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How Long 'til Black Future Month?

(Dreamblood #0.5 - The Narcomancer )

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4.29  ·  Rating details ·  9,499 ratings  ·  1,901 reviews
Hugo award-winning and New York Times bestselling author N. K. Jemisin sharply examines modern society in her first short story collection.

N. K. Jemisin is one of the most powerful and acclaimed speculative fiction authors of our time. In the first collection of her evocative short fiction, Jemisin equally challenges and delights readers with thought-provoking n
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Kindle Edition, 416 pages
Published November 27th 2018 by Orbit
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Esk No, it's actualy some kind of prequel. But when Jemisin writed the Dreamblood after this, she changed a little bit some things about the Gatherers.

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Average rating 4.29  · 
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 ·  9,499 ratings  ·  1,901 reviews


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Cindy Pham
I think I just need to accept that I cannot get into short story collections haha. So many of these were a hit or miss for me that overall I felt very lukewarm and stuck in the middle. Jemisin is definitely a great author and she has really cool concepts. I appreciate the various ways she tried to experiment with her writing style throughout these stories. Unfortunately, I either end up not liking them as much or I like them enough but get frustrated that it’s not longer and feels incomplete! My ...more
Cece (ProblemsOfaBookNerd)
God this was brilliant. I’ll come back later with a full review for every story in the collection. For now -

Average rating: 4/5
Final rating: 4.5/5

Update 3/4/20:

Ok let's talk about how good this collection is. I'm obsessed with N.K. Jemisin and I've only read 2 books by her at this point, so I can only imagine how that obsession will grow with time. This is a thoughtful, inventive collection that takes so many risks and almost every single one of them pays off. How Long 'til Black Future Month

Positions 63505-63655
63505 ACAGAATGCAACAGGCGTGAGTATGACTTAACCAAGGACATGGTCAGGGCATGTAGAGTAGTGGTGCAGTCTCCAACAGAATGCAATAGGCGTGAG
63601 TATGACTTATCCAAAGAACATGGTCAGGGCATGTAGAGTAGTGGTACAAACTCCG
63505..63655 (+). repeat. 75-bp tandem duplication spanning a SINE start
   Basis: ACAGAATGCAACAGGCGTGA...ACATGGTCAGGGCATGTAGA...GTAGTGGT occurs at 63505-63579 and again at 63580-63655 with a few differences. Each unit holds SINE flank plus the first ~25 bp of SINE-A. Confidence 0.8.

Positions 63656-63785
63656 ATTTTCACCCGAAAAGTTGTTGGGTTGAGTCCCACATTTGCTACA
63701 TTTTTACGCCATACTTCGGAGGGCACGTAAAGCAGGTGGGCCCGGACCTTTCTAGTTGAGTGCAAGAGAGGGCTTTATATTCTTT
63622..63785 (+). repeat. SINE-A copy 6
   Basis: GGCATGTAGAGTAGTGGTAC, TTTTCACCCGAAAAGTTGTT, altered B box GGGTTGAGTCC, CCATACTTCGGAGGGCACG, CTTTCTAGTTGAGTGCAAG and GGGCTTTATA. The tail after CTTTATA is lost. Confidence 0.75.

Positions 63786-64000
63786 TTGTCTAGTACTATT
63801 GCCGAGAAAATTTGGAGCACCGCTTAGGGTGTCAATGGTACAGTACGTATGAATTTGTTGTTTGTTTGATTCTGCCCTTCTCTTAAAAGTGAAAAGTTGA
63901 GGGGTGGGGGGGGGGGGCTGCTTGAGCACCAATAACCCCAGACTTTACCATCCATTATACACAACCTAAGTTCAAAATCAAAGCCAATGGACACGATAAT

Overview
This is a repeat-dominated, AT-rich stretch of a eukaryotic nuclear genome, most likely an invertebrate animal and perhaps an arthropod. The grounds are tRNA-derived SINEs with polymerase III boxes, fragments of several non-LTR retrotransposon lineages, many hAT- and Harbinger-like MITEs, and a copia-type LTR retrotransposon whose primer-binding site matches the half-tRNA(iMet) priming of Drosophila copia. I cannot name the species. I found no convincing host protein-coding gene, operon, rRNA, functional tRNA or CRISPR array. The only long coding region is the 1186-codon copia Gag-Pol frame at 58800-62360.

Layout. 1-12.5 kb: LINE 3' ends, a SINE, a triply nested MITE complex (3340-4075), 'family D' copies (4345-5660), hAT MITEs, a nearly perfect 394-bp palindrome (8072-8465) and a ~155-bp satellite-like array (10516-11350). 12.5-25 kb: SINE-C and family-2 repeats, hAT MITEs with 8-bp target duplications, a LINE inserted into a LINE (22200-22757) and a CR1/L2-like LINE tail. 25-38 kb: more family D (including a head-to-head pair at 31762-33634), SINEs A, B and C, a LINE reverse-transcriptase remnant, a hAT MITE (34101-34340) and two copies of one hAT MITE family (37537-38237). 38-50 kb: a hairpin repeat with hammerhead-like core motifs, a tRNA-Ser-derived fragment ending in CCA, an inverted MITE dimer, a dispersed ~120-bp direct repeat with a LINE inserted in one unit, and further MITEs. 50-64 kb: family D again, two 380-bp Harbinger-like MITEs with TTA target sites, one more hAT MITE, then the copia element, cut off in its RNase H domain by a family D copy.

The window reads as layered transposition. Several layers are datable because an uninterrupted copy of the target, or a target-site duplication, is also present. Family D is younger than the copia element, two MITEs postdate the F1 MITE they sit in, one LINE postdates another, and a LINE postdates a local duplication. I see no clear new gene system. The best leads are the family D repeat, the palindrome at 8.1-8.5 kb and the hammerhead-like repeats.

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Tadiana ✩Night Owl☽
Updated to add additional reviews for stories that are in this collection. "The Storyteller's Replacement" and "Cuisine des Mémoires" are nominated for a 2019 Locus award.

Goodreads has pulled together a couple of my Jemisin short story reviews and dumped them here, since they appear in her new short fiction collection, How Long 'til Black Future Month?. As it turns out, I've already read and reviewed some of her other stories in this collection, and am reading some additional stories I haven't r
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Hiu Gregg
Dec 17, 2018 rated it it was amazing  ·  review of another edition
Shelves: arcs
This was, I’m ashamed to admit, the first N.K. Jemisin book I’ve ever read. I don’t say this because I subscribe to the belief that there are books which are “required reading” in the fantasy genre (because I absolutely don’t), but rather because on reading the stories in How Long ’til Black Future Month, I was struck by just how damned gifted Jemisin is as a writer. And yet I’m only finding that out now.

But then, “gifted” isn’t really the best word to use here. These stories are very much a ref
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Holly
3.5 stars

I absolutely *LOVED* this author's Broken Earth trilogy (starts with The Fifth Season) so I was really excited to pick up this collection of short stories. However, and it pains me to say this, I am not sure why this collection was published because the majority of the stories didn't particularly 'wow' me. That's not to say that I didn't enjoy some of them, there were a handful I actually REALLY wish were expanded into a full length novel because I enjoyed them so much. But most of them